[show abstract][hide abstract] ABSTRACT: This study evaluates the efficacy of low doses of pamidronate after renal transplantation to prevent bone loss in osteopenic patients. Results show that pamidronate is safe and significantly reduced spinal bone loss when administered immediately after renal transplantation.
The purpose of this work is to evaluate the efficacy of two intravenous infusions of pamidronate in the immediate post-transplant period in a renal transplant (RT) population.
In this 12-month, randomized, double-blind, multicenter trial, 39 kidney recipients with diagnosed osteopenia received two doses of 30 mg of disodium pamidronate (n = 24) or placebo (n = 15), at surgery and 3 months post-RT. All patients received calcium and vitamin D. Bone density of the lumbar spine and total femur was measured by dual-energy X-ray absorptiometry (DXA) and X-rays were performed at RT, 6 and 12 months post-RT. Biochemical and hormonal determinations were performed before and after treatment.
Pamidronate significantly reduced spinal bone loss, but no significant benefit was found for the incidence of fractures. Elevated baseline intact parathyroid hormone (iPTH) and bone remodeling markers returned to normal levels 3 months post-RT. However, normal procollagen type I N propeptide (PINP) concentrations were only maintained in the pamidronate group. After RT, a comparable graft function was observed in both groups according to creatinine values, 25-hydroxyvitamin-D (25-OH-D) levels were improved, and serum calcium levels normalized after a transient fall during the first 3 months.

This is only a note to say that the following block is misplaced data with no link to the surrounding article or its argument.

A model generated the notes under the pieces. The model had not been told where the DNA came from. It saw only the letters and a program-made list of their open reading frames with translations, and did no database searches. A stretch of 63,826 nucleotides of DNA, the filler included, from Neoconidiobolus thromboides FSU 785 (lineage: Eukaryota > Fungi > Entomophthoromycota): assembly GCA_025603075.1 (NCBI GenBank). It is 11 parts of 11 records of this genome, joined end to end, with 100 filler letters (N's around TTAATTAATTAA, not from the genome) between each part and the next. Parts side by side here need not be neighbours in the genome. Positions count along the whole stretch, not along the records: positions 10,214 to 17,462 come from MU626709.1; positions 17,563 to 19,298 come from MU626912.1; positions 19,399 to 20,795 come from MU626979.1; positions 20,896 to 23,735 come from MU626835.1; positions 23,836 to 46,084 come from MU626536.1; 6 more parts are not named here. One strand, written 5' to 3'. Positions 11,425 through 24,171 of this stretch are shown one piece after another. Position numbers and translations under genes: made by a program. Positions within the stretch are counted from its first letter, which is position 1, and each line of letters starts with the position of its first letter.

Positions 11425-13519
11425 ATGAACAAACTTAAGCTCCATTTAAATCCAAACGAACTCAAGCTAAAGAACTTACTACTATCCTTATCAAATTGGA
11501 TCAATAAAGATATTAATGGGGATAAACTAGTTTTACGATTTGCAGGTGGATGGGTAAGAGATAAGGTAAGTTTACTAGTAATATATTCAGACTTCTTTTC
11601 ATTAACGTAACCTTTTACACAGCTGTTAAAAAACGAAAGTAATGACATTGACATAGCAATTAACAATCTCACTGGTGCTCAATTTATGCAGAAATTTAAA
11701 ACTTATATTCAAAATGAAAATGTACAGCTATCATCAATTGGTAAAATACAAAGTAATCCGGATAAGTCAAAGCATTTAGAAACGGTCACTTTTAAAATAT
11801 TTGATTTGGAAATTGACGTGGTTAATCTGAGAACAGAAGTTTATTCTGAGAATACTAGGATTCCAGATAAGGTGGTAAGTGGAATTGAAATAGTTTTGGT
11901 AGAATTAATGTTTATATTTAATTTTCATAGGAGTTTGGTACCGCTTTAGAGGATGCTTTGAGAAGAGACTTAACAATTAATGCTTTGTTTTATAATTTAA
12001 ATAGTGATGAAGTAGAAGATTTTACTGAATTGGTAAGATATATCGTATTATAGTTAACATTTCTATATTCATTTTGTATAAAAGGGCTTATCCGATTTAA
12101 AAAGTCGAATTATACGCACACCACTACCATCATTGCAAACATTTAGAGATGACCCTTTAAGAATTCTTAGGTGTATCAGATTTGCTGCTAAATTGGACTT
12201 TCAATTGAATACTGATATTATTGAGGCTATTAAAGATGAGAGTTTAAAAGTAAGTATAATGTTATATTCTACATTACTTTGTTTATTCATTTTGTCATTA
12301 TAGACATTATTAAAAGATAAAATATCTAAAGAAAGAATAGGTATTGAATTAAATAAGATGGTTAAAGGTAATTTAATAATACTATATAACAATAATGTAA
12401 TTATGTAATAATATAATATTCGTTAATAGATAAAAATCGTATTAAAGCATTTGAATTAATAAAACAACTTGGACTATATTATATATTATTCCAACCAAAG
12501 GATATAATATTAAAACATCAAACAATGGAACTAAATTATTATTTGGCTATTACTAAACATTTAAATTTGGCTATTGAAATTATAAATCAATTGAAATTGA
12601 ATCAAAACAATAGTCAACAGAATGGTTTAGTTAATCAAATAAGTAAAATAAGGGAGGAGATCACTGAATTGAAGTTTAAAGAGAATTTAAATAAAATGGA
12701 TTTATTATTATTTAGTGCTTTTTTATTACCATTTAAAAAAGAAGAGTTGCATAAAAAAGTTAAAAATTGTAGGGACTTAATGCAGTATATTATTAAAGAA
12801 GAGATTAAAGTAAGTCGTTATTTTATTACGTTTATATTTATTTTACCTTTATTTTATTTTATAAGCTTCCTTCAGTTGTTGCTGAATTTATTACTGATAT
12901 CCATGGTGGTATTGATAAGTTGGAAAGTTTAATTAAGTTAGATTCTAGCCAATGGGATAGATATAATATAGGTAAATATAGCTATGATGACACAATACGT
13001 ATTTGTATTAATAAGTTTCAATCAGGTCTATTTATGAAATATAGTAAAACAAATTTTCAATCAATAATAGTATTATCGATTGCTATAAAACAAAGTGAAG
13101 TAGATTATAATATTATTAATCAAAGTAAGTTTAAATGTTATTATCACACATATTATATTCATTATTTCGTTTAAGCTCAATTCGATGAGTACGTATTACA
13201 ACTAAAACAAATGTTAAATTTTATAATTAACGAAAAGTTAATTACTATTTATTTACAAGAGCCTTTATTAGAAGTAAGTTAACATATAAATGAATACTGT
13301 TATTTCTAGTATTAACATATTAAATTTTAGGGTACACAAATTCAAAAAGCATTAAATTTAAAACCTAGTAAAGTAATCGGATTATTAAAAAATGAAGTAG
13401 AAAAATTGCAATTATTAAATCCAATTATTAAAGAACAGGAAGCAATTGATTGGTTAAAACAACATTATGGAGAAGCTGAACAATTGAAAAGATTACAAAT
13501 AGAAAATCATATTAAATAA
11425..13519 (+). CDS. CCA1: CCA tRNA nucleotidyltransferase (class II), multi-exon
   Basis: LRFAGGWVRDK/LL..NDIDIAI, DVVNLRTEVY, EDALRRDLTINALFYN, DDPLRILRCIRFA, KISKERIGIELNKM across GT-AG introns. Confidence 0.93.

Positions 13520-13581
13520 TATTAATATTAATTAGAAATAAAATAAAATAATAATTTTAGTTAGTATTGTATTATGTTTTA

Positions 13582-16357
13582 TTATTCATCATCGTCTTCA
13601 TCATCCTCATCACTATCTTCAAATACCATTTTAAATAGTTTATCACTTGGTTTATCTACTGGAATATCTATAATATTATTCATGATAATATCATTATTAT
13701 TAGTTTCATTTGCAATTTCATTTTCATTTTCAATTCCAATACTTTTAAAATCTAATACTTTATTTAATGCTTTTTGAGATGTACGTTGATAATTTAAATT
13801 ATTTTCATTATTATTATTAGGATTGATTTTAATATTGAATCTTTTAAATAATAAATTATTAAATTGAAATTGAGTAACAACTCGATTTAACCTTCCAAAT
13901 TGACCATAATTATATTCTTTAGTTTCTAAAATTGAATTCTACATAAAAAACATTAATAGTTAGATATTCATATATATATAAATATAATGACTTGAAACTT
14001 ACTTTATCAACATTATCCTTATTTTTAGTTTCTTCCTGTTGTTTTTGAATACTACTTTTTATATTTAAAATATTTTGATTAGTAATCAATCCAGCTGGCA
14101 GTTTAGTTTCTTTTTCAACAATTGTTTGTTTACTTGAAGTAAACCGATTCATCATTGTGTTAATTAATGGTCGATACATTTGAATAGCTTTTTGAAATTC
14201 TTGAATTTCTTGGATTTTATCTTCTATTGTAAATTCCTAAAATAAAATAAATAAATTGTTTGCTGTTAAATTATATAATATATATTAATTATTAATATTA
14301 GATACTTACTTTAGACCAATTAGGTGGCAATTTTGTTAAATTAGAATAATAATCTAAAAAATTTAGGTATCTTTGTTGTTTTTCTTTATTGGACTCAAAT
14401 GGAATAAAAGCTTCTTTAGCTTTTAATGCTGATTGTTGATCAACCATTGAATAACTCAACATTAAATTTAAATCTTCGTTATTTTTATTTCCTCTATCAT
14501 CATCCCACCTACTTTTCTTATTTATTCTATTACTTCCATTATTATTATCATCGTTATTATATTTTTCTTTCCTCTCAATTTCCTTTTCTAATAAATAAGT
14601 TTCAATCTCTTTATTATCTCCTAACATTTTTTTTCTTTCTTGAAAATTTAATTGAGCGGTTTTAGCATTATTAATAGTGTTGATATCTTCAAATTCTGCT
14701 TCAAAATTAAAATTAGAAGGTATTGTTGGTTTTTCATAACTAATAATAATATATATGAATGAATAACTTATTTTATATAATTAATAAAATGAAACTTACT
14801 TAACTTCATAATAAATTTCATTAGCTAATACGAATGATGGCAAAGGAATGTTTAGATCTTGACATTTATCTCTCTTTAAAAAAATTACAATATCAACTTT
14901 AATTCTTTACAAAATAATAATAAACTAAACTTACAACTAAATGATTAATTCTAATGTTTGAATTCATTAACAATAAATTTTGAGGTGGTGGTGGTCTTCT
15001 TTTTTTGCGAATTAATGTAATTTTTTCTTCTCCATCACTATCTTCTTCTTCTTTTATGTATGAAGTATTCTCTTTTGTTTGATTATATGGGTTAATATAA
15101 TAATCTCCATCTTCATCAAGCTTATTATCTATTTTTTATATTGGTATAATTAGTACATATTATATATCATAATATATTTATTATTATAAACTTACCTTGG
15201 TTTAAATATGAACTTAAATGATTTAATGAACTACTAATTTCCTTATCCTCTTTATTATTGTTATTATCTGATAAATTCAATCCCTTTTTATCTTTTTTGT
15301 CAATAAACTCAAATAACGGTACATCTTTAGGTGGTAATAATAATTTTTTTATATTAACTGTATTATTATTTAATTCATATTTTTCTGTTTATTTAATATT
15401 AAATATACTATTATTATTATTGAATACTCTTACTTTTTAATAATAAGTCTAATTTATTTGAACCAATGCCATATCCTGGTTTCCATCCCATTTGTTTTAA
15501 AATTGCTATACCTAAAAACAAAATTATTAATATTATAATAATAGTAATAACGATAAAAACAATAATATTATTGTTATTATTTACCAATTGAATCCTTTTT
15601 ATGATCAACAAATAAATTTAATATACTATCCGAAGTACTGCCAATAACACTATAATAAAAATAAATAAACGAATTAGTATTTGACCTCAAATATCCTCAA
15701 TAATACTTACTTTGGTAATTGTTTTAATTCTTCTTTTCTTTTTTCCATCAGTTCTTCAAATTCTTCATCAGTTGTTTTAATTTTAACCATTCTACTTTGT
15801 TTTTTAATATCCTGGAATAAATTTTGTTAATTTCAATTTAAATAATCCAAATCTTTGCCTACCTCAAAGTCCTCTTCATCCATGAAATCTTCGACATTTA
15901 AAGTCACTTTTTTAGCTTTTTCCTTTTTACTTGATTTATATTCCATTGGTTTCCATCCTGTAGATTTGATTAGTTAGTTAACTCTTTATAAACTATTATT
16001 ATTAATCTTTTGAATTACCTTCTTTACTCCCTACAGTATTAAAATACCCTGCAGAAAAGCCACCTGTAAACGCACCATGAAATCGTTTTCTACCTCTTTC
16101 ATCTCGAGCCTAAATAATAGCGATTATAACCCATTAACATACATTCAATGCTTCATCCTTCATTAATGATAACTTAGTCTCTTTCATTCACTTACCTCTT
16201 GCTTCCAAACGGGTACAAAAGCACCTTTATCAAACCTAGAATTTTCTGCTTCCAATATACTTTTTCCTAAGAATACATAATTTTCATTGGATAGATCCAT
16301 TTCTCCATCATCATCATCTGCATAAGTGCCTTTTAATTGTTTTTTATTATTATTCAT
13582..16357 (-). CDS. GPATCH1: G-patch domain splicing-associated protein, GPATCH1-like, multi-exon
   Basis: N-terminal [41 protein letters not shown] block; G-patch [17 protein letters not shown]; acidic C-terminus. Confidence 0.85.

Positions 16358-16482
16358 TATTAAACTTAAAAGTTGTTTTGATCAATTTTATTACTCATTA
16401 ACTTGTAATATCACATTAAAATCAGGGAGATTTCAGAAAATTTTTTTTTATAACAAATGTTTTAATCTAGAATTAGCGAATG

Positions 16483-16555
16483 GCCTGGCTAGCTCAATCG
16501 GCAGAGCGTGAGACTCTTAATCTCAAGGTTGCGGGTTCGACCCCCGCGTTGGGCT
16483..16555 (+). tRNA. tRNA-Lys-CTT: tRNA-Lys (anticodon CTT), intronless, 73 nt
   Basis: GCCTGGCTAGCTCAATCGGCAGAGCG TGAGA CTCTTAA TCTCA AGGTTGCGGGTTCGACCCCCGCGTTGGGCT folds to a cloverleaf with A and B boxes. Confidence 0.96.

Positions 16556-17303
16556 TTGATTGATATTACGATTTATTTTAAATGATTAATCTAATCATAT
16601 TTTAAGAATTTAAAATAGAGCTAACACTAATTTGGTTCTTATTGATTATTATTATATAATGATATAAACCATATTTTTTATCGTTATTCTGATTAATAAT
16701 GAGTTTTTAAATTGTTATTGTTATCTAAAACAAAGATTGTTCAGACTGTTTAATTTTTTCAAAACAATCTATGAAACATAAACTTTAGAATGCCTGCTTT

A low dose of pamidronate prevents bone loss in osteopenic patients when administered immediately after RT.
Osteoporosis International 03/2010; 22(1):281-7. · 4.04 Impact Factor
[show abstract][hide abstract] ABSTRACT: We present the details of the first laparoscopic transplantation of a kidney from a living, related donor, performed April 16, 2009. Surgical and functional results were acceptable. Surgical time was 240 min (53 min for vascular suture), with blood loss of 300 cm(3) and a hospital stay of 14 d. Serum creatinine at discharge was 73 mmol/l. Laparoscopic kidney transplantation is a complex technique that requires previous experience in vascular and laparoscopic surgery. As with all novel procedures, technical modifications will be required to formalize its use and detailed comparisons will need to be made with standard procedures.